The simulation was repeated for the pmos_lvt and pmos_rvt transistors for both single and stacked configurations. The schematic for this simulation is shown below.

The bottom plot in the figure below shows the ID vs VGS for the nmos_lvt and nmos-rvt transistors. The top two traces are the single gate-drain connected transistors, and the bottom two traces are the stacked transistors. The REF cursor is set at the ID = 100 μA for the single nmos_lvt transistor. The B cursor is set at the ID = 100 μA for the stacked nmos_lvt transistors. The middle plot shows gm for the transistors. The single transistors have the higher gm compared with the stacked transistors. The top plot shows the output resistance. The cursors was placed at 100 μA for the nmos_lvt device and the VDS is 650.5 mV and an resistance of 6.505 kOhms. The stacked nmos_lvt transistors have a VDS of 902.5 mV and a resistance of 9.021 kOhms.

The figures below shows how the Choose Analysis and Define Curve configuration panels were setup to produce the plot above.

## References

[1]: ASU Predictive Technology Model (PTM)
[2]: BSIM Group Berkeley BSIM-CMG Model
[3]: T. C. Carusone, D. A. Johns, and K. W. Martin, Analog Integrated Circuit Design, 2nd Edition. Wiley, 2011.
[4]: T. C. Carusone, D. A. Johns, and K. W. Martin, Analog Integrated Circuit Design, 2nd Edition. Wiley, 2011. see pg. 28, 30, 47.
[5]: T. C. Carusone, D. A. Johns, and K. W. Martin, Analog Integrated Circuit Design, 2nd Edition. Wiley, 2011. see pg. 29.
[6]: 45nm CMOS process – Learning Microelectronics
[7]: 45nm CMOS process – Learning Microelectronics.
[8]: T. C. Carusone, D. A. Johns, and K. W. Martin, Analog Integrated Circuit Design, 2nd Edition. Wiley, 2011. see pg. 129.

## Analog IC Design Course Homework 2 SIMetrix Edition

morreale Tuesday 02 of November, 2021

## Models

Public domain model files were provided for the homework assignments from the course website. Simulation examples with model files were also provided for LTspice and SIMetrix SPICE simulators. These educational models have limited documentation. The table below shows a summary of properties of the models.

Model Origin Type Level Category Variations Vt
0.8 um CMOS PTM .model 3 Planar unknown unknown
0.35 um CMOS Probably PTM .model 49 Planar SS,TT,FF unknown
0.18 um CMOS Probably PTM .model 49 Planar SS,TT,FF unknown
45 nm CMOS PTM .model 54 Planar SS,TT,FF vtl
LTspice 45 nm CMOS PTM .model 54 Planar SS,TT,FF vtl
SIMetrix example 45 nm CMOS PTM .subckt 14 Planar TT vtl
SIMetrix 7nm FinFET Modified PTM .subckt 72 FinFET TT lvt, rvt, slvt, sram

Various flavors of the NMOS and PMOS transistors are provided in the models based on threshold voltage Vt, and on process variations. These include:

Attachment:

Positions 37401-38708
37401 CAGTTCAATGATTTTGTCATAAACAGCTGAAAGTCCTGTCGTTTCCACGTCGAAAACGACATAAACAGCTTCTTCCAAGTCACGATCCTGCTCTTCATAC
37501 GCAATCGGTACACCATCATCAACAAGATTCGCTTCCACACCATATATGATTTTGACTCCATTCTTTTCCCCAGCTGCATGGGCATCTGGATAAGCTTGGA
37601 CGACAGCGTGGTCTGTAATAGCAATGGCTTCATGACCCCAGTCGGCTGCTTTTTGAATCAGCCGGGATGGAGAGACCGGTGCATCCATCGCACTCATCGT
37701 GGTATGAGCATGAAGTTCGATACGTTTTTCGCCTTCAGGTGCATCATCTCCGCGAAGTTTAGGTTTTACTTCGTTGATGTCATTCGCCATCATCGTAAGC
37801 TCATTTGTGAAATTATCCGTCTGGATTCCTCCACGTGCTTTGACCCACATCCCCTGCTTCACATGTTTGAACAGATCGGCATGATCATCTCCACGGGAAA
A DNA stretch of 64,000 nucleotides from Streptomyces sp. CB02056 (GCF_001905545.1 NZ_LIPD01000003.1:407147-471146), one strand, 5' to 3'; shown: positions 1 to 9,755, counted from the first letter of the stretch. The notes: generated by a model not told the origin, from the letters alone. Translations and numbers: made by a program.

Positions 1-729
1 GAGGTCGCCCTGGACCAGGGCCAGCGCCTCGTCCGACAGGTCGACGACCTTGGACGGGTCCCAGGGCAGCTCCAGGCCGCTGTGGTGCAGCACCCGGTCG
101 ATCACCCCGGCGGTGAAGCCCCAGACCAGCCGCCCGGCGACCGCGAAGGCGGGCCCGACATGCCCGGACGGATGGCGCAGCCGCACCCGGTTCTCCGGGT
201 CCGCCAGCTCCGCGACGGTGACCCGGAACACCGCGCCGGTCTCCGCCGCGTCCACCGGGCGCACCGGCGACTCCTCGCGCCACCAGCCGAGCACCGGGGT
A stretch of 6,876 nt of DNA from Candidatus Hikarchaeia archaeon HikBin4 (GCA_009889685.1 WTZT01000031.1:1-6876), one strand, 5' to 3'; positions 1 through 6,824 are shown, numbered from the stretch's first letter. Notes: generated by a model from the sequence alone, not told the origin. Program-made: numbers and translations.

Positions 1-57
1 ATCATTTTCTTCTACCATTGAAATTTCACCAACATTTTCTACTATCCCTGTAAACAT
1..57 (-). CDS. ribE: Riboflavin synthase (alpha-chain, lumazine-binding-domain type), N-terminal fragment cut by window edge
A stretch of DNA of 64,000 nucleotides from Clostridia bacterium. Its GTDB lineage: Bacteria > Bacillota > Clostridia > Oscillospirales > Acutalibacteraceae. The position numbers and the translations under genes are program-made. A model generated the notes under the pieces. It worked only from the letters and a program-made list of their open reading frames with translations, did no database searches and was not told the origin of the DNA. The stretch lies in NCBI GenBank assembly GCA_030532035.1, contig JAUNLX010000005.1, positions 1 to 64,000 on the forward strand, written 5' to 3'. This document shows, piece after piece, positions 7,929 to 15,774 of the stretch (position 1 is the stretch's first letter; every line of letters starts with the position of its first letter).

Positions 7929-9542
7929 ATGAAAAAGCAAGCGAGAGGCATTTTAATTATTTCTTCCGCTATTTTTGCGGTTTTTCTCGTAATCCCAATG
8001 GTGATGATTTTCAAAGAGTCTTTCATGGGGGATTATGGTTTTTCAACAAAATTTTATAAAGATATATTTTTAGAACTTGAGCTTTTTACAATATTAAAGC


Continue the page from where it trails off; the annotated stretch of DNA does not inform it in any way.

• low Vt cells (lvt)
• regular Vt cells (rvt)
• super low Vt cells (slvt)
• low threshold High-speed (vtl)
• Low leakage (sram)
• SS: Slow NMOS, Slow PMOS
• TT: Typical NMOS, Typical PMOS
• FF: Fast NMOS, Fast PMOS

The models all appear to be generated from or are a modification of models produced by Predictive Technology Model (PTM), and are used to make standard cell logic gates.

For homework 2, I repeat homework 1 with the 7 nm FinFET model using the SIMetrix simulator. The default values of nmos_lvt 7 nm transistor model are set to NFIN=5 (5 fins), NFGR=1 (1 finger), and L=50n (50 nm length). The frequency response is terrible with gain of 7.7 at 1 MHz, and a unity-gain bandwidth of 13.1 MHz. The number of fingers can be increased to 1, 2, 5, 10, 20, 50, 100, etc. using the Edit Device Properties panel. The number of fins and parallel devices steps in this order too. Length steps this way as well and includes the nano multiplier (i.e. 1n, 2n, 10n ,20n, 50n, ...).

The nmos_lvt performance improves significantly with L=20n, NFIN=5, NFGR=1 with a gain of 23.1 and a unity-gain bandwidth of 5.6 GHz. Better yet, with L=20n, NFIN=5, NFGR=5 the gain is 21.8 and a unity-gain bandwidth of 360.3 GHz. The table below shows the performance for various model parameter settings.

Model L NFIN NFGR Gain Unity Gain BW
nmos_lvt 50 nm 5 1 7.7 13.1 MHz
nmos_lvt 20 nm 5 1 23.1 5.6 GHz
nmos_lvt 20 nm 5 5 21.8 360.3 GHz
nmos_lvt 20 nm 3 1 4.9 41.0 GHz
nmos_lvt 10 nm 3 1 5.9 41.0 GHz

One of the professors associated with the course indicated that the 7 nm transistor model is only valid for a gate length of 20 nm. There was no other guidance on the models so I've elected to use the following model parameters for these models to use three fins, one finger and a 20 nm gate length for this homework, and are shown in the table below. This selection is based on reference [1] and with background from the following references [2] [3] [4] [5] [6] [7].

Model L NFIN NFGR Gain Unity Gain BW
nmos_lvt 20 nm 3 1 4.9 41.0 GHz

Thus for question 3.2a, 3.2b, 4.2a, and 4.2b, gate length L=90 and L=45 are likely too long for the 7 nm nmos_lvt model and have been replaced with L=20 and L=10, respectively to stay in the estimated operating range of the model.

## Editing Component Properties

To make editing component properties easier use File -> Options -> General and check the Enable GUI property edits check box as shown below.

## Problem 3: Repeat homework 1 & 2 with FinFET (or SOI models if you have them available). What differences and similarities are observed?

### 3.1a. plot I‐V characteristics

The schematic with a nmos_45 nm transistor used in Problem 1 and 2, and a 7 nm nmos_lvt transistor along with the IV curves for both transistors are shown below. The top plot shows Id vs VDS for the nmos_45 nm transistor with L=45nm, W=1u, and NFGR=5, and the bottom plot shows the 7 nm FinFET nmos_lvt transistor with L=20nm, NFGR=1, and NFIN=3.